As a matter of fact, the same year this machine was released saw the release of Digital Betacam, which was Betacam but Digital. That would be superseded by Betacam SX, then MPEG IMX, and finally HDCAM, which used the same basic Betacam cassettes to store 1080P digital video at a bitrate of 144 megabits per second. HDCAM received a few updates over the years, but with the advent of portable hard drives and flash memory, the need to store digital data on magnetic tape slowly diminished. And now, inside my camera there’s a piece of plastic about the size of a dime that I bought for $12 which does the job just as well and doesn’t need rewinding. Now, before we roll credits, you might be wondering where JVC might have been through all of this.

Turns out, nowhere! They didn’t care at all to compete with Betacam. But RCA wasn’t dead yet in 1982, and they worked with their old pal Matsushita to develop their own professional videocassette based on VHS. They called it M. Just M.

And it was pretty much the same exact idea as Betacam, but VHS. It ran with a much higher-than-normal tape speed, and its VHS-based cassettes held only 20 minutes of video. It flopped. Then, in 1986, M was updated by Panasonic (which is a subsidiary of Matsushita, in case you didn’t know) and became M II.

Catchy. Just like Betacam SP it was a marginal improvement, but Panasonic did figure out how to cut down on tape usage. Apparently, the large MII cassette was pretty much the same exact size as a normal VHS cassette and still managed to hold 90 minutes of component video. And they developed a baby cassette that only held 20 minutes but would make for a pretty compact camcorder.

M II fared a little bit better, with NBC deciding to go with it for a while, but it still was a drop in the bucket compared to Betacam. So, here we are. The most important thing I want you to take away from this video is, say it with me now, BETACAM IS NOT BETAMAX. Sony reused the same cassettes and the same first four letters when creating this new format which was needlessly confusing, but the two are not compatible in any way.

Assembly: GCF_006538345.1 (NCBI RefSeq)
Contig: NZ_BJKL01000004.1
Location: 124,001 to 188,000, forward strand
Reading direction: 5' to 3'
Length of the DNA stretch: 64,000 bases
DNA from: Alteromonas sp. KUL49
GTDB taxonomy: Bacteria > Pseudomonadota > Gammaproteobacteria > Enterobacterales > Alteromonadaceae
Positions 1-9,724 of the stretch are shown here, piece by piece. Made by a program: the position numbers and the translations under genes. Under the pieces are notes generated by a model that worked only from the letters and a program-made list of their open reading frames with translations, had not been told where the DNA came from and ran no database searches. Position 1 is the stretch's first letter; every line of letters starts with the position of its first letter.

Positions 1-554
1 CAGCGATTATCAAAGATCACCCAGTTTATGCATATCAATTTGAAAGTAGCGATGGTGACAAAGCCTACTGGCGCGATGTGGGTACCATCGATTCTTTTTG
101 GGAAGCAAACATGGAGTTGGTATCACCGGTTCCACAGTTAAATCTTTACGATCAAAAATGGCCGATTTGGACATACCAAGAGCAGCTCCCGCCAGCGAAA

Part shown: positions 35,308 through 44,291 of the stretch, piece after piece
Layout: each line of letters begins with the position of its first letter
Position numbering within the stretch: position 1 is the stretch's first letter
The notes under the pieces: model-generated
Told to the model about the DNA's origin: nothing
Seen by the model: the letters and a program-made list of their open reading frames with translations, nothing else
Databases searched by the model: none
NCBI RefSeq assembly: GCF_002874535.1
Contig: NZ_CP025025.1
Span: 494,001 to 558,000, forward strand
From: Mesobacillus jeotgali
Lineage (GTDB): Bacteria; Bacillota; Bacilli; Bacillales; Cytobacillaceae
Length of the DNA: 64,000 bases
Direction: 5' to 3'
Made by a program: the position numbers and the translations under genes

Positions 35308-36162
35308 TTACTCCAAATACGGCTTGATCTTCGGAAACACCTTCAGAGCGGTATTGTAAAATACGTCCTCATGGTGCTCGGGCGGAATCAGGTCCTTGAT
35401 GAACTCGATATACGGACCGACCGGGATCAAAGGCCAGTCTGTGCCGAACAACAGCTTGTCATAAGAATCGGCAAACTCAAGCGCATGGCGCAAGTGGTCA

The next time someone pulls a “well, aktually, TV studios used Beta so it was clearly better” I want you to well actually right back and send them this video. Or, just, correct them on the spot. They don’t need to see the whole video.

Uh, but if you were sent here and made it to this point, well I’m glad we’re now on the same page! At least, we'd better be. I don’t wanna have to do this again. Thanks for watching. ♫ incompatibly smooth jazz ♫ But after a decade’s long game of telephone made even worse by the internet, mmbeh [sigh] crap! Welp! Iuhrururgrestart gonna restart that line.

I have good news! You’re watching the videooooh no. That’s…ugh …some sorta proof that Beta was better is either being very dishingenuous… I kinda said “dishingenuous” didn’t I? If you would like to skip it, go ahead and jump to heh heh hawah heh hawrh ha heh-ha Sony knew right away that they had a problem on… S… stop it! ...stretch Beta’s recording capacity to 90 minutes with the introduction of the L-seven - I think I hit it. Suspiciously absent from this machine [bonk].

Oh… At this point, you beta believe that Betacam ain't Betamax. It sure is astounding how angsty uncles could, through nonstop whining to their family and friends, change the broader understanding of how the format war happened, isn't it? Face it, Dave, you backed the wrong horse. It's OK. Mistakes happen.

Let it go.

2023-05-12 14:34